A: I don’t even feel driven. Music has always been my love, and I’ve never done anything else. I happen to be lucky enough to be doing what I was put here to do. The phone still rings, and people still want me to do things, so I’m very fortunate. And I still get goosebumps when I think of how something can continue to be new and exciting to me, even after a long time.
Q: Your music covers all genres—gospel, pop, soul, R&B, funk, disco, and some of the most beautiful duets ever. Does it always begin with you sitting at the piano?
A: No. My inspiration comes many different ways. Somebody might say something, and a bell goes off in my mind. And I can feel that it’s a good line, a great catch. Sometimes it’s something I’ve seen on TV. And many times, I do sit down at the piano and inspiration comes to me. I never know when or where that next new idea will come from. So I stay alert at all times, because when the idea hits, I want it to come to me, and I want to be ready for it.
Q: Unfortunately, on August 22, 2011, at the age of 70, your husband and lifelong partner Nick Ashford transitioned. “Dinosaurs Are Coming Back Again”, which featured Roberta Flack and the late Nina Simone, along with a pretty instrumental version of “Ain’t No Mountain High Enough”, was your first recording project after his passing. Was this a tribute to Nick?
A: Well, Nick had actually started working on the project, but we put the project aside. And then he transitioned. So, at that point, I was being asked to do some dates that we had obligated ourselves to, and I didn’t want to just do the Ashford and Simpson that everyone knew about. I wanted to have a few new things. You know, my mother had a saying: “When you need it, it will be at hand”. So I pulled that same project out that Nick and I had started but didn’t finish, dusted it off, and fixed it up a little bit. It was right there. All I had to do was fluff it up a bit.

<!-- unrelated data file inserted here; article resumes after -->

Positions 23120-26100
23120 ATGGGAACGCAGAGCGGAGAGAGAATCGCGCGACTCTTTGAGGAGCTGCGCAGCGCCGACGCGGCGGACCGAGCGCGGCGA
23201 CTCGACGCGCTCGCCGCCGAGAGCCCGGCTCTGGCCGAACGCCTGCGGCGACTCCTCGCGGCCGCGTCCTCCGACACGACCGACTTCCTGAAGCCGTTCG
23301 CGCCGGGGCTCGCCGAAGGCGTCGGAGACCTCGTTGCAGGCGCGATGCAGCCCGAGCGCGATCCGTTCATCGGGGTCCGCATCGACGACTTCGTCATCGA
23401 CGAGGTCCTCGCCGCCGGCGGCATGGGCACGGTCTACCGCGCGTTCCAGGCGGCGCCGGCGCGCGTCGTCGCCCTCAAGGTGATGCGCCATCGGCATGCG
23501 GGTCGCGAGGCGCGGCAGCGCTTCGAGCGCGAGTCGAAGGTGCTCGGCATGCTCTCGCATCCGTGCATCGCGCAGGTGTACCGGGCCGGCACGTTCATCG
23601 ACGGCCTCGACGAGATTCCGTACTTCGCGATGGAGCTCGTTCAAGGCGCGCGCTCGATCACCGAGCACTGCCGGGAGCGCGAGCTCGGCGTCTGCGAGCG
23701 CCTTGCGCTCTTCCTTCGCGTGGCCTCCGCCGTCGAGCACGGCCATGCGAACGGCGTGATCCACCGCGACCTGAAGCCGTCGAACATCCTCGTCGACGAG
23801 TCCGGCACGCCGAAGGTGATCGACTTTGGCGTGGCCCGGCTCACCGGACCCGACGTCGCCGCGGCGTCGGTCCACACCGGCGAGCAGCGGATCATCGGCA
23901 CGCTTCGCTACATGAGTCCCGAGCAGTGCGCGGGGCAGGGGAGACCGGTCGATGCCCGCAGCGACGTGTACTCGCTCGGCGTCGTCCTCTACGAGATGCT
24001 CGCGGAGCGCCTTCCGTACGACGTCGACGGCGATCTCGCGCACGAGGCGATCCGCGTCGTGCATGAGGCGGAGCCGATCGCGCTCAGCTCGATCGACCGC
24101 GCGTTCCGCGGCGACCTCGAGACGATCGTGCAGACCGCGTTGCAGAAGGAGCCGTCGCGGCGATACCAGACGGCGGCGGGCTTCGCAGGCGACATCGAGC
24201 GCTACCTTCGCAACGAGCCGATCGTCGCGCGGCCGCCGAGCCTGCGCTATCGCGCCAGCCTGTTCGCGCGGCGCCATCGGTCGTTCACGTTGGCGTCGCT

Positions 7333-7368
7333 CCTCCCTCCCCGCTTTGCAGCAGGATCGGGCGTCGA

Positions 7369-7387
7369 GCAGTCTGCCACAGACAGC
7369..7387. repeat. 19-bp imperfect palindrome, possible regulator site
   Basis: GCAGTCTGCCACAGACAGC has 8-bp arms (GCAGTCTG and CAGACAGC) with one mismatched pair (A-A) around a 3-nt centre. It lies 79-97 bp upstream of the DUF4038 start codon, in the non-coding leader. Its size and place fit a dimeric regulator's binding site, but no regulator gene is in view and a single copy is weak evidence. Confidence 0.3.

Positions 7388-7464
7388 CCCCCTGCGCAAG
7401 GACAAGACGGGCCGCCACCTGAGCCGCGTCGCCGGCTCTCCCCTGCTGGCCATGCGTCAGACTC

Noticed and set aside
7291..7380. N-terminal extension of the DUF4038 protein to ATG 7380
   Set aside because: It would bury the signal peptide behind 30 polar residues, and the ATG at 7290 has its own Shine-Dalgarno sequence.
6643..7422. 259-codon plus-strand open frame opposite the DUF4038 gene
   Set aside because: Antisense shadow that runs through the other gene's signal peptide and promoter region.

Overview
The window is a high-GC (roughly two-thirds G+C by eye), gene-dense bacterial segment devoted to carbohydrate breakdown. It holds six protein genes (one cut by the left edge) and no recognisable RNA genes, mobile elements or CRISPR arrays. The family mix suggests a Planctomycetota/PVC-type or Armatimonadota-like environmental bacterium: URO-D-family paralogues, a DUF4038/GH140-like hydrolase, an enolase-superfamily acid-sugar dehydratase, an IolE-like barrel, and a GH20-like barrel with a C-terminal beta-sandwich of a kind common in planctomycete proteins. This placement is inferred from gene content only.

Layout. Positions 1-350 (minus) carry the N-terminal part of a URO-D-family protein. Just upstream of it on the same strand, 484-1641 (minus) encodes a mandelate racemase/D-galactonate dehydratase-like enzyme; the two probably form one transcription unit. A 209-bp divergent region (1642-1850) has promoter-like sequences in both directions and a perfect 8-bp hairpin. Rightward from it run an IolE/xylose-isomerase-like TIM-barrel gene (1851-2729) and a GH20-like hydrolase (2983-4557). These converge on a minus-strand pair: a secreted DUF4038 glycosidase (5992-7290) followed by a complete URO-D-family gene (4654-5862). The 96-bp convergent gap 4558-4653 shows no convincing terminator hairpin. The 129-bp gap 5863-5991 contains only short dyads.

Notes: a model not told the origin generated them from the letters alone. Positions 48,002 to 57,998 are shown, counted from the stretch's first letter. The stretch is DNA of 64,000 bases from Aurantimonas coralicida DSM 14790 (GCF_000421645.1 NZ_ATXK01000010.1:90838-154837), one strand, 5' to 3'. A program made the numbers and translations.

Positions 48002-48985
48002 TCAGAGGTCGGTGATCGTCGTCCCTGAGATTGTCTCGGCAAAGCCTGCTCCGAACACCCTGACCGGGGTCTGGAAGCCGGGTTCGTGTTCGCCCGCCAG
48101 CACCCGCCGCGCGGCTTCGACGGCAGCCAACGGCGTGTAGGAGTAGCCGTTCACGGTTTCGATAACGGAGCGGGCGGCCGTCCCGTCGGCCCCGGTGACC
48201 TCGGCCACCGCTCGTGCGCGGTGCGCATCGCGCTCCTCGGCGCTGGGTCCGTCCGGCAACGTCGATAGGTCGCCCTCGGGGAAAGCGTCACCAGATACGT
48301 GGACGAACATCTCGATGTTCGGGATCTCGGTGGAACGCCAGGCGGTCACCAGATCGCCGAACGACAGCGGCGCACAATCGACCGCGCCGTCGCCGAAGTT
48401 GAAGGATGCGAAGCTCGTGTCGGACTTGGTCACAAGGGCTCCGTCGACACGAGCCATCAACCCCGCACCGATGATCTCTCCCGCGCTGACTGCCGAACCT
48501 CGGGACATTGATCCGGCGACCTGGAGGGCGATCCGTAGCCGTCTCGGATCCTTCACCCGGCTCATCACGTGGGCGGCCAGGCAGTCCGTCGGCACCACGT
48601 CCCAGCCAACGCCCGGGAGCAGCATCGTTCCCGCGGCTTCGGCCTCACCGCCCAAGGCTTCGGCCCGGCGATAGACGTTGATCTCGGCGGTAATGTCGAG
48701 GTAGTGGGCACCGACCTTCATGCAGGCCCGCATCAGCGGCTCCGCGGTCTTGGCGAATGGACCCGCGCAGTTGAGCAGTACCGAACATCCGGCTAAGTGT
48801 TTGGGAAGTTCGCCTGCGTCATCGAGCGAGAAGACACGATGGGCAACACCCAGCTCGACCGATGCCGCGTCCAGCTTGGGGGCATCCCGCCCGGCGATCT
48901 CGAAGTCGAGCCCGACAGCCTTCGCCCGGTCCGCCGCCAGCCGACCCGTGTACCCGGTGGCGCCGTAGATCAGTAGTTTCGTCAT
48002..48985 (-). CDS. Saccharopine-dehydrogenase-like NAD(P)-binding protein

Q: Take us back to the very beginning, when a 17-year-old Valerie Simpson from the Bronx, NY, first met 21-year-old Nickolas Ashford from South Carolina. Was there immediate chemistry between you?
A: Well, I didn’t know his whole backstory about being homeless and all that. He was just this stranger in the church. I thought he was very good-looking and a little mysterious. So, in that sense, there was some kind of chemistry. He had other things going on, but we hit it off because I played the piano and he wrote gospel songs. So, there was a natural connection. But I think Nick thought I was just a little too young for him because I was still in high school. But what was great was that, for those first 8 or 9 years, when we were friends, we really got to know each other and to see the real thing. I really think this laid a strong foundation for us later on with our romantic relationship and then our marriage.